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Your doctor has determined that you have one or more keloid scars, or keloids, which are raised nodules of excess scar tissue that form after a skin injury. They are not cancer and do not increase the risk of developing skin cancer. Keloids occur at about the same rate in men and women, and most frequently in darker-skinned individuals such as African-Americans and Asians. The condition usually affects people between the ages of 10 and 30 but can happen at any age.

About the Condition

The skin is the largest organ of the body. Its top layer is the epidermis, which provides protection against the environment. The second layer of the skin is the dermis, which supplies blood, oxygen, strength and support. Underneath the dermis is the hypodermis, or subcutaneous fat layer, which provides an ongoing blood supply to the dermis.

A keloid occurs when the body produces an overgrowth of scar tissue that extends into unaffected areas after an injury or trauma to the skin. Insect bites, acne and chickenpox can also be keloid triggers. The excess tissue usually grows slowly over a period of months to a year or longer, reaching well beyond the original scar and forming a mass.

Keloids are reddish when they first develop and become brownish-red then pale over time. Symptoms may include itchiness, tenderness, burning or pain.

The texture of a keloid can range from doughy and soft to hard and rubbery. Most are round, oval or oblong. Some may have a claw-like appearance and more irregular borders. The most common locations for keloids are the face, chest, neck, shoulders, back, abdomen and ears, where they can form after ear piercing.

Generally keloids do not go away without treatment and can come back after being removed. A keloid may also cause a contracture, or permanent shortening of the scar tissue, which can restrict movement if it overlays a joint or result in serious disfigurement.

The tendency to develop keloids often runs in families, likely because of a genetic component.

Treatment Options

Keloids can be treated in a variety of ways depending on factors such as nodule size, depth and location and your age, general health condition and personal preferences. Sometimes more than one treatment may be used at the same time. The following treatment possibilities are available:

Cryosurgery This treatment method uses super-cooled gas to freeze and flatten keloids, and is often performed in combination with corticosteroid or interferon injections.

Excision Cutting off keloids with a scalpel is another treatment option. It is most effective when combined with corticosteroid or interferon injections, compression therapy or radiation.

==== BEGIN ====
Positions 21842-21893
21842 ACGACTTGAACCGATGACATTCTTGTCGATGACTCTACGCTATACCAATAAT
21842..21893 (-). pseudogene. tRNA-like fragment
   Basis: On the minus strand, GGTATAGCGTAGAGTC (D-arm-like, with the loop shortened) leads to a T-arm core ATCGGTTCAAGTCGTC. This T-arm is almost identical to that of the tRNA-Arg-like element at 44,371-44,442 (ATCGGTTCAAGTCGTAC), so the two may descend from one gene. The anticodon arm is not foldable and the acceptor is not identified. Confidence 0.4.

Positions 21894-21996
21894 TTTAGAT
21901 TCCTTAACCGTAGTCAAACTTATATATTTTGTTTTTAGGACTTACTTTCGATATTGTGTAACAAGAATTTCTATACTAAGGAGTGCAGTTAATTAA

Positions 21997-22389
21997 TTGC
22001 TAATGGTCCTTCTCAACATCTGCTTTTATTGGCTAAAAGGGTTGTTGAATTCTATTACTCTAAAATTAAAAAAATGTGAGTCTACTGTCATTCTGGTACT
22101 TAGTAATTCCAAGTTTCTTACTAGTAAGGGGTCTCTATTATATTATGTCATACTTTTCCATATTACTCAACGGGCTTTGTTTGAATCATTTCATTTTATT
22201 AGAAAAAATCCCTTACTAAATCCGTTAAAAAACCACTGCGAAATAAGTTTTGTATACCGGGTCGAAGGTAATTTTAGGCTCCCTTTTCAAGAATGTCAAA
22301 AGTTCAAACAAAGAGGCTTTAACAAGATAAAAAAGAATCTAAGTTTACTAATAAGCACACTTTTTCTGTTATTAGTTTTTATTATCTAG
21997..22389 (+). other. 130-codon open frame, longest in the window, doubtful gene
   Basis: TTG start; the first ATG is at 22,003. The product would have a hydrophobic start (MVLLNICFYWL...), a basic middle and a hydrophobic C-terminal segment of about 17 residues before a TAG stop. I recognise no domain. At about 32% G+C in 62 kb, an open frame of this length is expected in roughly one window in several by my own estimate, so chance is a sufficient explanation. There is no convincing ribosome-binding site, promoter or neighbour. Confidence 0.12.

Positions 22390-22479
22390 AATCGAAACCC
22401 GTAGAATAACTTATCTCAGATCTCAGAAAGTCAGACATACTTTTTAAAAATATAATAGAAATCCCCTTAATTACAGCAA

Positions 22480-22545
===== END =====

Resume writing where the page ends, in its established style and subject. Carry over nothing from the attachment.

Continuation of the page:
Laser Therapy A high-intensity light, or laser, can be used to flatten keloids. Laser therapy is sometimes given in combination with corticosteroid injections.

Radiation Therapy Another keloid treatment method is radiation therapy, which uses a high energy X-ray machine to direct radiation at the nodule. Occasionally radiation therapy is delivered internally via small radioactive pellets implanted directly into the skin.

Corticosteroid Injections One of the most often used treatments to flatten keloids is the injection of corticosteroids directly into the scar tissue.

Occlusive Dressings Another standard treatment is the use of occlusive dressings, which do not allow moisture loss or access to the air. These may include silicone gel sheets, non-silicone sheets or medicated tape.

Compression Therapy Mechanical pressure, or compression therapy, has long been employed as an effective treatment for keloids. Among the many devices used are pressure earrings, special stretchy garments and elastic or Lycra bandages.

Interferon Therapy One of the more recent developments in keloid treatment is the injection of interferon directly into the scar tissue.

Other Therapies A variety of other therapies are now being used to treat keloids, such as anti-transforming growth factor, verapamil, bleomycin, 5-fluorouracil, retinoic acid and imiquimod.

What You Can Do

You should be sure to tell all of your doctors about your history of developing keloid scars. Other steps you can take to lessen their occurrence include:

•  Avoiding non-essential surgery and sharp trauma to the skin, such as piercings and tattoos
•  Controlling inflammatory acne if you have it

Also be sure to keep all of your follow-up appointments with your doctor.

Additional Resources

American Academy of Dermatology, 888.462.3376,

This patient resource sheet is provided to you as a service of CBLPath® and is intended for information purposes only. It may not fully describe all aspects of your diagnosis and is not meant to serve as medical advice or a substitute for professional medical care. Your physician can provide you with a thorough explanation of your diagnosis and appropriate treatment options, which may vary. Only you and your physician can determine your best treatment plan.

Updated 9.07